Plasma hormones, glucose and free fatty acids, liver glycogen and two key enzymes of glycolysis and gluconeogenesis were examined in adult rats during a 40-day period of high protein feeding. Plasma insulin fell within 1 day but returned to normal after 4 days. Glucagon changed more slowly, reaching a maximum on day 4 and declined to near the control value within 24 days. Consequently, the insulin to glucagon ratio was lower on days 1, 4 and 8 and was nearly normal on day 24. With respect to hepatic enzymes, phosphoenolpyruvate carboxykinase activity rose sharply on the 1st day and remained elevated for 40-day period; the L-isozyme of pyruvate kinase, although unchanged on the 1st day, decreased thereafter and from day 8 on represented 15--20% of control. Circadian variations in these parameters were also measured in rats adapted to the high protein diet. In such animals, the diurnal change in plasma hormones was less marked but tended to be inverted with respect to controls; the insulin/glucagon ratio was highest during daylight on high protein and in late night on the control diet. Over 24 hours, pyruvate kinase activity was related directly and phosphoenolpyruvate carboxykinase inversely to the hormone ratio. We concluded that in rats adapted to high protein, as in controls, the diurnal balance between glycolysis and gluconeogenesis is probably regulated by the same factor, namely the insulin/glucagon ratio.

  4. On the mechanism of phosphoenolpyruvate synthetase (PEPs) and its inhibition by sodium fluoride: potential magnesium and aluminum fluoride complexes of phosphoryl transfer.

    PubMed

    McCormick, Nicole E; Jakeman, David L

    2015-06-01

    Phosphoenolpyruvate synthase (PEPs) catalyzes the conversion of pyruvate to phosphoenolpyruvate (PEP) using a two-step mechanism invoking a phosphorylated-His intermediate. Formation of PEP is an initial step in gluconeogenesis, and PEPs is essential for growth of Escherichia coli on 3-carbon sources such as pyruvate. The production of PEPs has also been linked to bacterial virulence and antibiotic resistance. As such, PEPs is of interest as a target for antibiotic development, and initial investigations of PEPs have indicated inhibition by sodium fluoride. Similar inhibition has been observed in a variety of phospho-transfer enzymes through the formation of metal fluoride complexes within the active site. Herein we quantify the inhibitory capacity of sodium fluoride through a coupled spectrophotometric assay. The observed inhibition provides indirect evidence for the formation of a MgF3(-) complex within the enzyme active site and insight into the phospho-transfer mechanism of PEPs. The effect of AlCl3 on PEPs enzyme activity was also assessed and found to decrease substrate binding and turnover. PMID:25707819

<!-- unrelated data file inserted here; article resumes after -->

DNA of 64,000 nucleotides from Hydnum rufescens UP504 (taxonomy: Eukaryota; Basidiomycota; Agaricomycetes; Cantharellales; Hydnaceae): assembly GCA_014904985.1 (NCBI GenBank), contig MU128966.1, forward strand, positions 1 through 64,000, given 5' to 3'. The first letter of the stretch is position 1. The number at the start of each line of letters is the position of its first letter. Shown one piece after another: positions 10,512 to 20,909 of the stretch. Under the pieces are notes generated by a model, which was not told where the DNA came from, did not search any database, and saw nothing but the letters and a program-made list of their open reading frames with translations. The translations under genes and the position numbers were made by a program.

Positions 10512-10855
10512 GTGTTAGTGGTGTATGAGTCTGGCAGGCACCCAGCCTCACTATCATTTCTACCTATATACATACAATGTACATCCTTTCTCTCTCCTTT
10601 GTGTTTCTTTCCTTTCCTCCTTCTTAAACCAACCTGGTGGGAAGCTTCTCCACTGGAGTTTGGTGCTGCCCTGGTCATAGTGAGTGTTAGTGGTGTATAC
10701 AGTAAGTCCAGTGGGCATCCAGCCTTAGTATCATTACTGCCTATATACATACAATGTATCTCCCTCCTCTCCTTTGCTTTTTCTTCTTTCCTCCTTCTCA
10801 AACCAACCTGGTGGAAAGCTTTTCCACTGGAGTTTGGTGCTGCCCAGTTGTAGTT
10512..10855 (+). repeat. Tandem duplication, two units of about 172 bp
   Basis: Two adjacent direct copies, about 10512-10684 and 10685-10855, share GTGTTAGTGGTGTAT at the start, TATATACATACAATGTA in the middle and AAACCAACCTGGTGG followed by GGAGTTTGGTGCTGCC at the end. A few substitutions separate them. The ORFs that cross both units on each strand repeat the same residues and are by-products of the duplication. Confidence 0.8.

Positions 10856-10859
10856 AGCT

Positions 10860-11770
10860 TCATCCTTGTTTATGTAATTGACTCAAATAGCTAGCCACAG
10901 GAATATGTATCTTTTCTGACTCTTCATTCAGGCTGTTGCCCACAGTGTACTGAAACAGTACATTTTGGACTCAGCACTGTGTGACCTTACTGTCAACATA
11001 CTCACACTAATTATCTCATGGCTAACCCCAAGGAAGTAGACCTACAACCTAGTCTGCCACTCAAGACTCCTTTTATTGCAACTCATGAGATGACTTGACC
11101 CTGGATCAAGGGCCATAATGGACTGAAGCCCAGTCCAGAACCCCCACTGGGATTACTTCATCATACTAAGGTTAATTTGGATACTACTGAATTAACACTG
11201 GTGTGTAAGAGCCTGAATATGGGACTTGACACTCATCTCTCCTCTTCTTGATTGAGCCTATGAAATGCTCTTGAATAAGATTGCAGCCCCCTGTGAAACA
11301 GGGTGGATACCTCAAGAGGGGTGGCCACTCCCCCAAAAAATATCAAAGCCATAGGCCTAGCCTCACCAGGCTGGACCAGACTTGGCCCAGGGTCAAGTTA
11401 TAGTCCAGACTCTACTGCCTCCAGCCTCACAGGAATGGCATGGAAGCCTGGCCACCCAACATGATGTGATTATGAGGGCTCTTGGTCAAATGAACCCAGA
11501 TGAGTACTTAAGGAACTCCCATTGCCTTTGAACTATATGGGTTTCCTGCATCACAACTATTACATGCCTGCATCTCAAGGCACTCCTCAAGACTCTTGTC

5. On the mechanism of phosphoenolpyruvate synthetase (PEPs) and its inhibition by sodium fluoride: potential magnesium and aluminum fluoride complexes of phosphoryl transfer.

    PubMed

    McCormick, Nicole E; Jakeman, David L

    2015-06-01

    Phosphoenolpyruvate synthase (PEPs) catalyzes the conversion of pyruvate to phosphoenolpyruvate (PEP) using a two-step mechanism invoking a phosphorylated-His intermediate. Formation of PEP is an initial step in gluconeogenesis, and PEPs is essential for growth of Escherichia coli on 3-carbon sources such as pyruvate. The production of PEPs has also been linked to bacterial virulence and antibiotic resistance. As such, PEPs is of interest as a target for antibiotic development, and initial investigations of PEPs have indicated inhibition by sodium fluoride. Similar inhibition has been observed in a variety of phospho-transfer enzymes through the formation of metal fluoride complexes within the active site. Herein we quantify the inhibitory capacity of sodium fluoride through a coupled spectrophotometric assay. The observed inhibition provides indirect evidence for the formation of a MgF3(-) complex within the enzyme active site and insight into the phospho-transfer mechanism of PEPs. The effect of AlCl3 on PEPs enzyme activity was also assessed and found to decrease substrate binding and turnover.

  6. Leaf absorbance and photosynthesis

    NASA Technical Reports Server (NTRS)

    Schurer, Kees

    1994-01-01